Beat Connection: How radio helped me in 2020

Our music editor explains how her listening habits have changed in the past year, and how she's found comfort and connection through listening to the radio

Feature by Tallah Brash | 01 Feb 2021
  • Beat Connection

‘And even though I know how very far apart we are [...] / It helps to think we're sleeping underneath the same big sky’.

The scene in An American Tail where Fievel and his sister Tanya sing Somewhere Out There as they both look up at the same night sky still crushes me today, and feels especially pertinent right now as friends and family all over the country are unable to meet in person due to ongoing coronavirus restrictions. Listening to the radio over the course of the past ten months has, for me, offered the same balm as that night sky did for Fievel and Tanya. It’s offered me comfort and an immediate connection with friends, colleagues and peers far and wide in ways I hadn’t previously realised possible.

I’ve always loved radio. I remember recording the chart show as a kid, making mixtapes of my favourite songs, and I remember my dad would often have the radio on in the car, singing along with whatever came on, even if he didn’t know the words. At uni we often listened to BBC Radio One in the architecture department; listening to Jo Whiley, Mark and Lard and Chris Moyles became so ingrained in my every day, but surrounded by friends in the studio I didn’t ever really appreciate radio's ability to connect people.

Even after gaining a qualification in the medium, and following years of involvement in student radio, I still didn't fully understand its power until now. Like many others, last April I suddenly found myself furloughed, sat at home on my own for hours on end, my calendar devoid of gigs, clubs and festivals to attend for those all important shared experiences. I then returned to work in August, without an office and without IRL colleagues to keep me company day in day out.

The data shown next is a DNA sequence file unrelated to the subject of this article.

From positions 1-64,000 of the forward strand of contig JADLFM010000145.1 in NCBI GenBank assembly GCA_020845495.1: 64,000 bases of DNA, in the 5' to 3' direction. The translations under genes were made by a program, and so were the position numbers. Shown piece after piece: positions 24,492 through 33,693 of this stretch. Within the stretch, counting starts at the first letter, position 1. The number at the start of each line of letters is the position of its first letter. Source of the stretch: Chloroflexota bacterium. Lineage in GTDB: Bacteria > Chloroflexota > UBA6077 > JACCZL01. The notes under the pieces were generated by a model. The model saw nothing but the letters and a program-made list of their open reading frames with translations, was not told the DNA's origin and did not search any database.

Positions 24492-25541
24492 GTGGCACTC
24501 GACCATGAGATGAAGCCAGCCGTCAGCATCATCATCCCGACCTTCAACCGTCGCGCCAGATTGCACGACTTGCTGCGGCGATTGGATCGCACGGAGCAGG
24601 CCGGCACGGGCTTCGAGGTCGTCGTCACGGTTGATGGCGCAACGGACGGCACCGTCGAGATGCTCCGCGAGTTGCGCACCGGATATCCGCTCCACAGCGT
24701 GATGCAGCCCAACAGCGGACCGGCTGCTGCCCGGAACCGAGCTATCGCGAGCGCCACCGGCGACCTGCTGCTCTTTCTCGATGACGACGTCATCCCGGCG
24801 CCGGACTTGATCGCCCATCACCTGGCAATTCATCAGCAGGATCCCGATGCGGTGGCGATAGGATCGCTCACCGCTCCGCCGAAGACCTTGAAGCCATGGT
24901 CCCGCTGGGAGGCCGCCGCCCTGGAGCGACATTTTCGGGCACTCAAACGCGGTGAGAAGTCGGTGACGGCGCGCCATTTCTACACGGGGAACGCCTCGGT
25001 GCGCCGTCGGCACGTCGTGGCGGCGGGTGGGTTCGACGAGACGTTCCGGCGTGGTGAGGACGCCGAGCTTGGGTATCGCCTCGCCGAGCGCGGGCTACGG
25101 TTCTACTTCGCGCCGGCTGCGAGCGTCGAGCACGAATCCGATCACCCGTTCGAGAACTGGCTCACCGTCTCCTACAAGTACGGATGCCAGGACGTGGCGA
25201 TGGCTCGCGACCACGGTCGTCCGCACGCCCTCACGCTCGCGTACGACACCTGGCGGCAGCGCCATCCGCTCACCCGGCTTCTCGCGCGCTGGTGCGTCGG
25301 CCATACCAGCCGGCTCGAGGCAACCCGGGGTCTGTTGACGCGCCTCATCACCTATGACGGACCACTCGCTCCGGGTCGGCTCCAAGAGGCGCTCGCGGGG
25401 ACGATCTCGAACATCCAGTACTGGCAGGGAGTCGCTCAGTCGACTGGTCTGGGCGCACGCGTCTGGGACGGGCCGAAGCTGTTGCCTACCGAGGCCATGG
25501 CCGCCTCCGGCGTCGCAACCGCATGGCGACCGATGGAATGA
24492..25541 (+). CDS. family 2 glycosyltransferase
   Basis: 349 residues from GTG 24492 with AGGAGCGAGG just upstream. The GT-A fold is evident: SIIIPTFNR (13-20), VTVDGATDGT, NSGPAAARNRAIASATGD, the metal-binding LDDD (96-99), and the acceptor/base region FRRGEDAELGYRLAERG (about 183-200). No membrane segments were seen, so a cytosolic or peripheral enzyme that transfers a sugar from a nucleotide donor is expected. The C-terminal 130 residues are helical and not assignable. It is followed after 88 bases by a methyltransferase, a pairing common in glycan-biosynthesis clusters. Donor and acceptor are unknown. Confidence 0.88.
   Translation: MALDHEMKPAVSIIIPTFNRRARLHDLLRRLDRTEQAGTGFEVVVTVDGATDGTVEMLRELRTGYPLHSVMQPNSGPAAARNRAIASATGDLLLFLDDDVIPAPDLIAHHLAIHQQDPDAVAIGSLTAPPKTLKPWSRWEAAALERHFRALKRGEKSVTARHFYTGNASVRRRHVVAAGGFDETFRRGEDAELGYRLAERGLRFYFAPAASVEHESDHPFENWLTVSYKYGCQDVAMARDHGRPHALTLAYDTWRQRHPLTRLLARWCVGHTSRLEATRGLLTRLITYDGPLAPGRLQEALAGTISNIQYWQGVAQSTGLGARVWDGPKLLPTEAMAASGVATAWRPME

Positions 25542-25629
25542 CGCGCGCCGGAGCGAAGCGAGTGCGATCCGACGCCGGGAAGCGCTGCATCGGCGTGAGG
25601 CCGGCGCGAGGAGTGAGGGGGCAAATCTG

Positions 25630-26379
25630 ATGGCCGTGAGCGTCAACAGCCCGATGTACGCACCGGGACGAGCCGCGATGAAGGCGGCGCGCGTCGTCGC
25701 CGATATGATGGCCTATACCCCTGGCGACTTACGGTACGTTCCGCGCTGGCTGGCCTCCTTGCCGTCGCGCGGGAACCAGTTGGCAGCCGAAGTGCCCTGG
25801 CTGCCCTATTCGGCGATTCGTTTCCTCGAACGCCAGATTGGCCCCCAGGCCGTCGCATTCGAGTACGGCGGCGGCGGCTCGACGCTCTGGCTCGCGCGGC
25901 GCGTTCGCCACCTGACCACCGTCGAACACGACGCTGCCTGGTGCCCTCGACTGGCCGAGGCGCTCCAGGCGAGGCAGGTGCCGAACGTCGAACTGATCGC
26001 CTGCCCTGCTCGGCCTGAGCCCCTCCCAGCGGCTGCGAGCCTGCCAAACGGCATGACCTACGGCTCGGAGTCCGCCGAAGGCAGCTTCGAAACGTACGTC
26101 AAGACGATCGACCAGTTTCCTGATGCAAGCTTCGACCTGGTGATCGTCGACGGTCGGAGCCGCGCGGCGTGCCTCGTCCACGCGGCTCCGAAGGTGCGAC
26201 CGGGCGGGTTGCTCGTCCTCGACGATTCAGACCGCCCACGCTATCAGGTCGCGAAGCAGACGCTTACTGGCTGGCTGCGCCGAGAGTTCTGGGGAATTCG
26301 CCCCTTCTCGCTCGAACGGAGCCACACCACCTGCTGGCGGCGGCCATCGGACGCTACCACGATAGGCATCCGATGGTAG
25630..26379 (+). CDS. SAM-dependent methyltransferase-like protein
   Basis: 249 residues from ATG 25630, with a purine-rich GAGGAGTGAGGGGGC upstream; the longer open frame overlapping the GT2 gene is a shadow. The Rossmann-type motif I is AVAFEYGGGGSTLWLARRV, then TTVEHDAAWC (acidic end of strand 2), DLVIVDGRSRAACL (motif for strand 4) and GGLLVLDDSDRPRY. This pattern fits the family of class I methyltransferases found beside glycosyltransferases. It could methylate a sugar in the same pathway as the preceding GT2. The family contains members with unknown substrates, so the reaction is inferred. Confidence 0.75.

I found myself tuning into the radio more than I can ever remember. Most days, as soon as I wake I turn on BBC Radio 6 Music; via BBC Radio Scotland, most Monday nights I spend a bit of time with Vic Galloway, while my Friday evenings are reserved for BBC Introducing in Scotland as I finish making dinner. Having spoken to a lot of friends about this in recent weeks, it comforts me to know I'm not the only person who's found solace in the airwaves. As Jonathan Richman sang on The Modern Lovers' 1976 hit Roadrunner: 'Don't feel so alone, got the radio on'.

But it's not just the act of having the radio on that's helped, it's what listening to the radio has conjured; so many new shared experiences have been created, and so many memories have been stirred through a beat connection. Even hearing friends get shoutouts on the radio has been like a fresh dose of oxygen; knowing they're listening to the same thing as me at the same time is such a rush.

During the early days of the first lockdown, my friend Danielle and I strengthened our relationship as we started sending each other daft videos of ourselves dancing around our respective kitchens and living rooms whenever something amazing came on the radio; sometimes we’d lip sync; sometimes we’d just do bad karaoke to it – however the moment took us, we went with it! Without the radio to guide us, I’m not sure these joyful moments of spontaneity would’ve happened. 

Last November Steve Lamacq had football legend and part-time DJ Pat Nevin on his show, and I was immediately transported to a Butlins holiday camp in Minehead. Belle & Sebastian curated the Bowlie 2 ATP festival there ten years prior where the retired footballer signed mine and my friend Kate’s guns (Ikr). It prompted me to look out the photographic evidence and send it in a reminiscent WhatsApp to Kate, later going on to spread the collective joy on Twitter. 

But even on the days when I'm not prompted to reach out to a friend, when I'm not in the mood for company and just need time to myself, memories are still ignited and music I'd perhaps never think to play otherwise become transportative; a live version of a song plays and I can feel the warmth of a late night out dancing by the sea in Barcelona, and dewy summer mornings waking up in a tent on a festival campsite somewhere on the west coast are revived.

Throughout 2020 I was convinced I’d become disconnected from music, when in actual fact it’s just the way I was consuming it that had changed, helping me stay connected with the people and activities I missed every day. If you've not yet found your beat connection, somewhere out there is something that will work for you too; maybe you'll find it in a podcast; maybe it'll be through fawning over the same album with friends and strangers alike at one of Tim’s Twitter Listening Parties; or maybe, like me, it'll be through the radio.

Illustration by Beatrice Simpkiss